Gurdwara secretary Kabal Singh Shahpur also shared some peculiar details. When the digging started, they were afraid of the smell that would emerge. “Rather, there was a strange smell of sandalwood which was coming from the well. Despite initial protests by some people over the demolition of the gurdwara, we took it as a divine responsibility to complete this task. When the excavation started, some skeletons were in sitting position, like the way we sit on our haunches.”
Kochhar said that Cooper had mentioned some specific landmarks, like the old police station facing the tehsil office and a well in Ajnala, which helped him trace the site. “They gunned down over 150 soldiers in river Ravi and dumped 282 in the well. Some other soldiers were put in a room in the tehsil facing the police station and they died of asphyxiation,” he added.
Cooper’s book makes a clear mention of the soldiers’ killings on page 98, in the chapter ‘Execution of Mutineers’. It read, “As fortune would have it, again favoring audacity, a deep dry well was discovered within one hundred yards of the Police Station, and its presence furnished a convenient solution as to the one remaining difficulty which was of sanitory consideration- the disposal of the corpses of the dishonoured soldiers.”
Later Kochhar took skeletons in three trucks to Haridwar to immerse them in the water. Some of the skeletons were also immersed in river Ravi, as over 150 soldiers had drowned in it while attempting to cross over to Amritsar.
While the excavations were being done, a delegation of the Desh Bhagat Yadgaar Committee, a body associated with the Ghadar Movement from Jalandhar, had also visited the martyrs’ well in Ajnala.
Amolak Singh, cultural convener of the committee, said, “Though the massacre of 1857 remained buried, oral history remained alive among the locals in early 1924-25 about how soldiers were killed and then dumped in a well. But there was no clear idea about the exact site.”
Amolak said that other than Cooper’s book, Punjabi writer Giani Hira Singh Dard, who was the editor of the Punjabi periodical Phulwari, had also published articles about the brutal killings of soldiers in his magazine. He also traced some old articles from Kirti newspaper, which was published during the 1920s.
“Hira Singh conducted a detailed investigation on his own about this case and erected a small cemented structure as a memorial at the site, where he felt that there could be a well underneath. But then the Indo-Pak partition took place and everything was lost,” he said.
Amolak also wrote a play titled Shaheedi Khoo (Martyrs’ Well), which was performed at the excavation site.
Lamenting the government’s alleged ignorance, he said, “It is highly unfortunate that neither the government nor the universities took this excavation seriously. The non-serious attitude of the people concerned affected the fate of this excavation. It is history in continuity, which came to limelight after 157 years but nobody bothered to make a memorial at the site.”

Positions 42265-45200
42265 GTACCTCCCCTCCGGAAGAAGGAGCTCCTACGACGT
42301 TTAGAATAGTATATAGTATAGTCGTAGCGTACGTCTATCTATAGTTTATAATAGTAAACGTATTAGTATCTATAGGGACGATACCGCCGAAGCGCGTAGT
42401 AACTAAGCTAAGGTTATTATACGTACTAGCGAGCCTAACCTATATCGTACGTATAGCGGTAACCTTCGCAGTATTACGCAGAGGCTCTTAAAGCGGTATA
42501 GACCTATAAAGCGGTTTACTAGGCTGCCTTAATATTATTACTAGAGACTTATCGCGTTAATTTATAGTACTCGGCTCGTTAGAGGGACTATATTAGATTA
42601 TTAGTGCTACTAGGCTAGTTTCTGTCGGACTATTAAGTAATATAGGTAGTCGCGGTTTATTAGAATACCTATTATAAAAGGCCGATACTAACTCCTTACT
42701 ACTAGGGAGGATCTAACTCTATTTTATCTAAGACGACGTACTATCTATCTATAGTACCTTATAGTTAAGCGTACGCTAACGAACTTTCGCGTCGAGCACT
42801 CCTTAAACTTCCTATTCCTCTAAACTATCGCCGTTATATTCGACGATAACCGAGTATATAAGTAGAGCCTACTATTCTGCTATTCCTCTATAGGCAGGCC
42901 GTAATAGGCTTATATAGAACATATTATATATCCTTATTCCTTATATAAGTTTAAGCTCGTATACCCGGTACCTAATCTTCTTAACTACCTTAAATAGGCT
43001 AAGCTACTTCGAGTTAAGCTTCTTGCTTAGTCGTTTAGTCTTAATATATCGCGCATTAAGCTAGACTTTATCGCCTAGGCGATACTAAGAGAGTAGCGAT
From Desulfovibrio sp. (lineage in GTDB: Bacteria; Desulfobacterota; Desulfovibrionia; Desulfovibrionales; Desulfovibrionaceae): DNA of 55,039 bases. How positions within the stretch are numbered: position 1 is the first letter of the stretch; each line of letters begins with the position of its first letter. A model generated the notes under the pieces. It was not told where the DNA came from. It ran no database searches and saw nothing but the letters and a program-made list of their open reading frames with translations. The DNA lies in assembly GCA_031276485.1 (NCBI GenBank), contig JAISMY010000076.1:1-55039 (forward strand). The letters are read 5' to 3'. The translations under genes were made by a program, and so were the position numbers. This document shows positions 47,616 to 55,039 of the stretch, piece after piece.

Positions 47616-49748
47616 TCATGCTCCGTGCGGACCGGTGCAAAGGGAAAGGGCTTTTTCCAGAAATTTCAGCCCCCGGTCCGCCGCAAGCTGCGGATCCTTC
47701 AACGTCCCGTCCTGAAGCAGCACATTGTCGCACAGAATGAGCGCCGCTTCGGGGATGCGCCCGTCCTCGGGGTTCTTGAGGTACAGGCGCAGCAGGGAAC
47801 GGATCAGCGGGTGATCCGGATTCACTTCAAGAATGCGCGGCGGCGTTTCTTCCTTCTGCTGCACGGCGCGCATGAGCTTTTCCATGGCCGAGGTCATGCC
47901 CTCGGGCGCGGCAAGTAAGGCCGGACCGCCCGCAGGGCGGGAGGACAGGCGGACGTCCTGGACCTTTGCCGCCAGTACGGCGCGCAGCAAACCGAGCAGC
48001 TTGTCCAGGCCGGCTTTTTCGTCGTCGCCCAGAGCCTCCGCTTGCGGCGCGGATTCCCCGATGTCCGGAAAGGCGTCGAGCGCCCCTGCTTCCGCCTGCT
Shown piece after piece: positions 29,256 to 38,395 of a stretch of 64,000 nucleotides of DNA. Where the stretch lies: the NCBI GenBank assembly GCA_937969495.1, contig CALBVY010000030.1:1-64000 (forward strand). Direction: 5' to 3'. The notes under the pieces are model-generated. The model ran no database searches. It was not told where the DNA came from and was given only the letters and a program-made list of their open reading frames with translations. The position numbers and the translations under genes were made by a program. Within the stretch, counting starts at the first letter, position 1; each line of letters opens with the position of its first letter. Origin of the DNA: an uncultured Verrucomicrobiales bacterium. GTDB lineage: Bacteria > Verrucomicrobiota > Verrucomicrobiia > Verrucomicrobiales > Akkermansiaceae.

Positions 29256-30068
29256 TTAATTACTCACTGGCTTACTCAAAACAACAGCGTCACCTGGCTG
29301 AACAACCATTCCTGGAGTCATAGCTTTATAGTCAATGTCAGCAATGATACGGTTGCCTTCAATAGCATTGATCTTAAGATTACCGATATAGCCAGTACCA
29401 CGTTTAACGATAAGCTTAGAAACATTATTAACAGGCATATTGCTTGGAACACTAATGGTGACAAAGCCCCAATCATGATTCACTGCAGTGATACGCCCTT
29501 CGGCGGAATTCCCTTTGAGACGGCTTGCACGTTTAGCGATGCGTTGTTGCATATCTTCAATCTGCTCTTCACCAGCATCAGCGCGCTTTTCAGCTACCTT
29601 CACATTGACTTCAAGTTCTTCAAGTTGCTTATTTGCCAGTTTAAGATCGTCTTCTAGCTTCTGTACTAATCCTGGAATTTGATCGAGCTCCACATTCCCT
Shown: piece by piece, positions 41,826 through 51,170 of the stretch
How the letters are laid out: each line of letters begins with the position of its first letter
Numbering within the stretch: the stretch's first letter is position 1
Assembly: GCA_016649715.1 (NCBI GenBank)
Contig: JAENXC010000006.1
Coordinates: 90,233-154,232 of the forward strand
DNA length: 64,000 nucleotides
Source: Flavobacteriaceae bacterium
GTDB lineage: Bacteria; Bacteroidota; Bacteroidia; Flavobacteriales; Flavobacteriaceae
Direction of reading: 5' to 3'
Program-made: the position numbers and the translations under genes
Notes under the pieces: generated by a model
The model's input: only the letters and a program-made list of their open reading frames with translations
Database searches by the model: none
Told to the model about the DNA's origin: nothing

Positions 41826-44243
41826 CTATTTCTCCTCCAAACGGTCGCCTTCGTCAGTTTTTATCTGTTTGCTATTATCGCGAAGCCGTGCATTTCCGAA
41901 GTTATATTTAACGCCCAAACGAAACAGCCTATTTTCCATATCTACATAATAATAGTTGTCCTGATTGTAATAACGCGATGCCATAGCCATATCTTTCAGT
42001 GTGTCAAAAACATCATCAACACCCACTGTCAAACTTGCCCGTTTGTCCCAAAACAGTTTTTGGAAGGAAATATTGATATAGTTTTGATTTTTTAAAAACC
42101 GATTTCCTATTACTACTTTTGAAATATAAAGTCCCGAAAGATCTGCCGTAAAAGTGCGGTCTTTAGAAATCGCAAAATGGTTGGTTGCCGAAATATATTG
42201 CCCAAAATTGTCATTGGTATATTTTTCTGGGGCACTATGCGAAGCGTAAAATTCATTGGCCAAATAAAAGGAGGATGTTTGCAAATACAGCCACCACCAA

Amolak said that governments have always been the torchbearers of imperialism. “How can we expect them to do research against it? The fact is that there were many Muslim soldiers who were killed during 1857 mutiny. This goes against the idea of the present-day government. The excavation and its findings are a source of inspiration for all of us but the government would rather present a picture that Muslims, Dalits and Adivasis had no role in the freedom struggle,” he added.
Former Army Commander of the Northern and Central Command, Lieutenant General H.S. Panag (retired) said, “The excavation at Ajnala is a major discovery. Honest and in-depth research should be conducted to find out more about the soldiers who were dumped in the well at Ajnala and the 1857 uprising. There are vague accounts of the 1857 mutiny. It should be traced to ascertain what exactly happened, where and when, else we will be riding the horses of emotions. As it is a historical episode, an economical and viable memorial should be constructed at the site.”
Military historian Mandeep Singh Bajwa told The Wire, “The fact that no one in India made any effort to recover human remains of the massacred sepoys of the 26th Native Bengal Infantry runs true to our well-known national callousness towards human life. The excavation at Ajnala is living history. It is extremely sad that nobody from the government came forward to even pay tributes to these soldiers, leave alone building a memorial or museum in their memory.”
Bajwa pointed out that on October 20, 1962, the opening day of the Sino-Indian War, more than 1,000 Indian jawans were killed in the Namka Chu Valley in Arunachal Pradesh or while trekking from the battlefield to safety in Bhutan. “No effort was made to recover the bodies of those who fell or even try and discover what happened to them. Similar was the case with troops withdrawing from the battlefields of Sela, Dirang Dzong, Bomdila or Walong. They were simply declared missing, believed killed and written off. Even in Ajnala, the soldiers remained buried for 157 years. The Army authorities should have taken note of this excavation,” he said.
Some 25 years after the war, when the Indian Army restarted patrolling in the Namka Chu Valley, hundreds of skeletal remains were found. “The patrolling troops cremated the remains of the soldiers and brought back their dog tags for identification. A very rudimentary memorial was set up in the memory of the defenders of the Namka Chu who stood and died where they were and did not run away,” he added.